April 14, 2015

Ya’ know, I never really liked avocados…too soft and mushy. The flavor was okay, but the mouth-feel was just not for me. And then one day, my husband convinced me (after much pleading and cajoling) to try his guacamole…and I was hooked forever. What I had considered soft and mushy was actually smooth, creamy and oh, so sensual. I can’t get enough of them.

The avocado is the pear-shaped fruit of a tree that’s native to Central and South America, where it has been cultivated and enjoyed for centuries. A bit of interesting trivia…the word “avocado” comes from the Aztec word “ahucalt,” which the Spanish language evolved to “ahuacate” and “agucate,” which eventually became “avocado.”

Sometimes called the alligator pear, the world’s largest producers of avocados are Mexico, Brazil, Columbia, the Dominican Republic and the United States. The avocado tree grows in both tropical and sub-tropical climates and can grow to 65 feet in height, with oval, waxy, evergreen leaves. The trees flower in two stages, but yield only a small number of fruits.

Avocados come in varying shapes, colors and sizes depending on the variety. The most common, the Hass avocado, is oval and has a rugged black or deep brown rind that is shiny when the fruit is ripe. About 75% of American avocados are of this variety. However, the Ripe Fuerte, Zutano and Bacon varieties, all of which are oval, have a green, glossy rind. There is also the miniature variety known as a “cocktail” avocado. What all these avocados have in common is an inedible rind and a rich, buttery, sensual flesh that is pale green in color. The large pit in the center of most avocados detaches from the flesh easily.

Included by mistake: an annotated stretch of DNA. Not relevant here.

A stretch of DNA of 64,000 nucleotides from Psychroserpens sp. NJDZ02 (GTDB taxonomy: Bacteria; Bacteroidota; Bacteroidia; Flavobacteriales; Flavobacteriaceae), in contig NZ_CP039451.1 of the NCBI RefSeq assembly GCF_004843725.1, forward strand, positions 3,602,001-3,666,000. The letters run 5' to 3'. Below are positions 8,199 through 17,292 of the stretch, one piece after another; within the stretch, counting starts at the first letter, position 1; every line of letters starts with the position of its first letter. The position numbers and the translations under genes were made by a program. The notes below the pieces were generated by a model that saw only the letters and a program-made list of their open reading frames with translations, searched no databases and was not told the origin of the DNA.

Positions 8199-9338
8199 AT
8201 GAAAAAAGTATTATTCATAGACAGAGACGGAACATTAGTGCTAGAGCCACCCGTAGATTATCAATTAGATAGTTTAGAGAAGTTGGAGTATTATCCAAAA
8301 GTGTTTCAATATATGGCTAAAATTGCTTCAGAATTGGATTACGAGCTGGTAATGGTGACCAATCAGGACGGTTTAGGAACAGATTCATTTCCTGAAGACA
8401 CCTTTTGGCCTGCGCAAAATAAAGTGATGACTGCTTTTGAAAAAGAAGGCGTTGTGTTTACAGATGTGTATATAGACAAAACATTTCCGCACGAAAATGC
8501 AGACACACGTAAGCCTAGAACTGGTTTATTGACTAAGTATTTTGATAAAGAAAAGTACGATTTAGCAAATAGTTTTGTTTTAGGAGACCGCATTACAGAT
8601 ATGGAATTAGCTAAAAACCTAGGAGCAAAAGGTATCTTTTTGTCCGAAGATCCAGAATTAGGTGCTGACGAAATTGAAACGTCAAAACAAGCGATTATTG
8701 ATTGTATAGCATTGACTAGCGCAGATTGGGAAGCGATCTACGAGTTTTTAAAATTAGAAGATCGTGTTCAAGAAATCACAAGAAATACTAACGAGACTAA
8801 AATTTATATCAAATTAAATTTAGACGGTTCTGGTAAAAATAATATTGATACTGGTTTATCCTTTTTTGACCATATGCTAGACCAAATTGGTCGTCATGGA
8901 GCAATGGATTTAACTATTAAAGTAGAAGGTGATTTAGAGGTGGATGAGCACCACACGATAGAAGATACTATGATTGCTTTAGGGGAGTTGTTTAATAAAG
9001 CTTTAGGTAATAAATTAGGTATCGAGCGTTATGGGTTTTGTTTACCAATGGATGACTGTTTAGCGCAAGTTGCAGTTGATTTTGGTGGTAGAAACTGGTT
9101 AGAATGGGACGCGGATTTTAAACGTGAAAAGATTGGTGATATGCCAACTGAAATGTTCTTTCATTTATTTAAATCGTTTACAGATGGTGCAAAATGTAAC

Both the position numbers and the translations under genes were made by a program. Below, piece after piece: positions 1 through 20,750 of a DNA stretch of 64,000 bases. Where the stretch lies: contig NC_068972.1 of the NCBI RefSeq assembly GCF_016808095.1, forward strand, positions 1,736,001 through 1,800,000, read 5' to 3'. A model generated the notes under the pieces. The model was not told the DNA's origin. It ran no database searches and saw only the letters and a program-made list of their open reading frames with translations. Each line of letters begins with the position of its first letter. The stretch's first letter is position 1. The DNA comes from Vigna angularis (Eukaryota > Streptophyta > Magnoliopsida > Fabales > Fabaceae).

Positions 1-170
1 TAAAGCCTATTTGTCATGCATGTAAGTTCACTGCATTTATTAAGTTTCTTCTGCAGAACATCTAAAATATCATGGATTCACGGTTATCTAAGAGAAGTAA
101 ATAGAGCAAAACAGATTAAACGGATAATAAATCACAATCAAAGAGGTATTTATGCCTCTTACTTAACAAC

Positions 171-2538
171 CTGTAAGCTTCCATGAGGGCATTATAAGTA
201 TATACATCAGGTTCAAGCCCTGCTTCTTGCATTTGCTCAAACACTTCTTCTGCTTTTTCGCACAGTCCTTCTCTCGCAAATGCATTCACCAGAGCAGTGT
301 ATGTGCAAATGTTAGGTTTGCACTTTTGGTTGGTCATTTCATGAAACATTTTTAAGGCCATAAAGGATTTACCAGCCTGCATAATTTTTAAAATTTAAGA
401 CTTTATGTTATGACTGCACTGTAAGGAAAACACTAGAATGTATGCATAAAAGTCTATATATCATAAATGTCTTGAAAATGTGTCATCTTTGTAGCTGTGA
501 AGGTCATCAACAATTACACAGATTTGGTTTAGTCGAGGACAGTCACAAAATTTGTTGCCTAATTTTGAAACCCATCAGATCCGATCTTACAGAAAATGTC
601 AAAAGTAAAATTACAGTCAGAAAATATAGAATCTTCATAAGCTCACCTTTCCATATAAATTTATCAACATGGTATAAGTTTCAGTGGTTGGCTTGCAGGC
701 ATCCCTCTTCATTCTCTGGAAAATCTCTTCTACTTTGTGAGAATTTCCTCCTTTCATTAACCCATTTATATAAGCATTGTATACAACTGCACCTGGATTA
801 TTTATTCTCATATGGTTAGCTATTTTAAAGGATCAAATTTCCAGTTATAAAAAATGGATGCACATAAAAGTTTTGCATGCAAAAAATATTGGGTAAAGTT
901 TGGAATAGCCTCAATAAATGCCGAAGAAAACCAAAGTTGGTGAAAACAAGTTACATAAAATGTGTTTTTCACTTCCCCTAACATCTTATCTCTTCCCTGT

So, how to choose an avocado? Look for a glossy skin and a fruit that feels heavy for its size. It should be not too hard and not too soft and be free of black spots and bruises. If an avocado is too soft, it is overly ripe and can have a bitter flavor. When the avocado yields easily to the touch, it’s just right!

Avocados should be left to ripen at room temperature and will not ripen further if refrigerated. Ripe avocados will keep for only 2-3 days, so plan on using them quickly. Once cut, avocados will only keep 1-2 days…even in the refrigerator…and they will darken in color.

Most commonly eaten raw, prepare the avocado by splitting it lengthwise (use a stainless steel knife, so the flesh doesn’t discolor). Spear the pit with your knife and gently twist it out of the avocado flesh.

Remember that avocado flesh discolors when exposed to air, so sprinkle with lemon juice to keep the color high.

An excellent source of potassium and folic acid, the avocado is rich in vitamin B-6, magnesium, pantothenic acid, vitamin C, copper, iron and zinc. Very nutritious and energizing, the fear around this splendid fruit is that it’s high in fat. What no one adds to that information is that the avocado is also easy to digest, because it’s rich in enzymes that actually facilitate the breakdown of the fat, making it not only delicious, but good for digestion.

While best known for guacamole, avocados are brilliant simply sliced and served with a lemon-flavored vinaigrette, in sandwiches, salads and stirred into soups…and even in desserts. I personally love them pureed in brownies. But for now, let’s stick with a Mexican classic…the recipe that began the love affair between the avocado and me…although we use it in a most delicious and different way. Enjoy!

Portabello Burgers with Guacamole